Telecommunications report panned before release

As the report of the inquiry into telecommunications goes public a fibre-optic cable proponent is already pointing to deficiencies in the inquiry team's thinking.

As the report of the inquiry into telecommunications goes public a fibre-optic cable proponent is already pointing to deficiencies in the inquiry team’s thinking.

According to Superway founder Bill Whittom, unbundling the local loop should have been an inquiry priority. But the draft inquiry report, which was released in June, said an immediate unbundling recommendation was unlikely. The inquiry's final report will be released on Wednesday.

“The local loop will be the cheapest, most efficient way of moving data around for years to come,” says Whittom. Superway is building a fibre network on Auckland’s North Shore.

Telecommunications Users Association (TUANZ) chief executive Ernie Newman is another unbundling advocate.

“It should be unbundled straight away. There’s all the evidence in the world, literally, that it’s the best way to induce competition without wasteful duplication.” Newman says telecomms legislation should be as “technology neutral” as possible so as to eliminate issues such as the Kiwi Share requirement, which dogs existing law, and which didn’t take account of growth in data traffic when it was drawn up.

Newman doesn't accept the minister for telecommunications’ assertion that the local loop is being supplanted by new technologies like wireless and fibre.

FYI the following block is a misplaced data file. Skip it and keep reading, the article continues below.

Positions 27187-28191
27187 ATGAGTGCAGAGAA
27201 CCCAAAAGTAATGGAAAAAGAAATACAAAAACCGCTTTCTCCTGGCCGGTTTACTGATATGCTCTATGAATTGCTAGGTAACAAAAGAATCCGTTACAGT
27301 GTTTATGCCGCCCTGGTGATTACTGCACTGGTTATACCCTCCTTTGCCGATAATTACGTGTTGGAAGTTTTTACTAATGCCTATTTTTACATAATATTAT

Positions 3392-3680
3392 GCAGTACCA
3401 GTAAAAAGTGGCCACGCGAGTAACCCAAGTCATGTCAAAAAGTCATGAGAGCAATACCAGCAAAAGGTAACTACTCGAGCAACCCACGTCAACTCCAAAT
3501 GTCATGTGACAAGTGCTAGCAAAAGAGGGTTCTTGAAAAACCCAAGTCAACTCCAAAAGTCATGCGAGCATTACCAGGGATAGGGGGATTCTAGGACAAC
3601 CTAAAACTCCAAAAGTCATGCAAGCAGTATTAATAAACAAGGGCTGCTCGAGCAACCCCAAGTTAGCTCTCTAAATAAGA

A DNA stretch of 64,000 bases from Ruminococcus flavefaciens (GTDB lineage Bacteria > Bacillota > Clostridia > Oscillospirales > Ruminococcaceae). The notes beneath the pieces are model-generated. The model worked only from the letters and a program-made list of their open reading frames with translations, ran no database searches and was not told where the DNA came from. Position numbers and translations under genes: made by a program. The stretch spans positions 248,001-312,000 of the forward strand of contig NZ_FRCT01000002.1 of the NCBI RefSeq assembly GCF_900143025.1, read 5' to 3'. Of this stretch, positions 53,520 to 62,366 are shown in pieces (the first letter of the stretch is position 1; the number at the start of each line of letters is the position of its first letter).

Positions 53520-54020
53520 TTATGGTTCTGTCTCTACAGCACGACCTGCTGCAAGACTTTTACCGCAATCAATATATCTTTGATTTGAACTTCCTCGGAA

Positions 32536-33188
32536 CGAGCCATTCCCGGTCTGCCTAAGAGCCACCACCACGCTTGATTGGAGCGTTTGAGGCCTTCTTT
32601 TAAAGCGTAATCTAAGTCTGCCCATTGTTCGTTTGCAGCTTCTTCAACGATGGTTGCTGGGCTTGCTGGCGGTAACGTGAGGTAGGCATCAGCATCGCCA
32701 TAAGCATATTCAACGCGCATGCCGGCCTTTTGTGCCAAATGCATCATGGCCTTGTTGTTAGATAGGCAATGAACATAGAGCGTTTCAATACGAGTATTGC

“The traditional argument against unbundling is self-defeating. If that is going to happen the cost to the incumbent of unbundling is greatly reduced because the value of the local loop itself is diminished.”

He acknowledges there are problems associated with unbundling — Telecom is the sole owner of that loop — but they can be surmounted as they have been overseas.

“I think it’s fair to say that if we were privatising Telecom today we would be unlikely to let it have ownership of the local loop.”

Newman hopes the final report will be stronger in one particular area — that of a national broadband rollout.

“In the draft all Telecom has to do is issue a statement saying how fast it’s rolling out DSL but it leaves the future of broadband in New Zealand entirely in the hands of one company.”

Newman believes Telecom would focus its attentions on the profitable end of the market, where it has no competition, and leave smaller towns and rural users out in the cold.

“Where are they going to place their scarce investment dollars? It sure isn’t going to be putting broadband into Wairoa Primary.”

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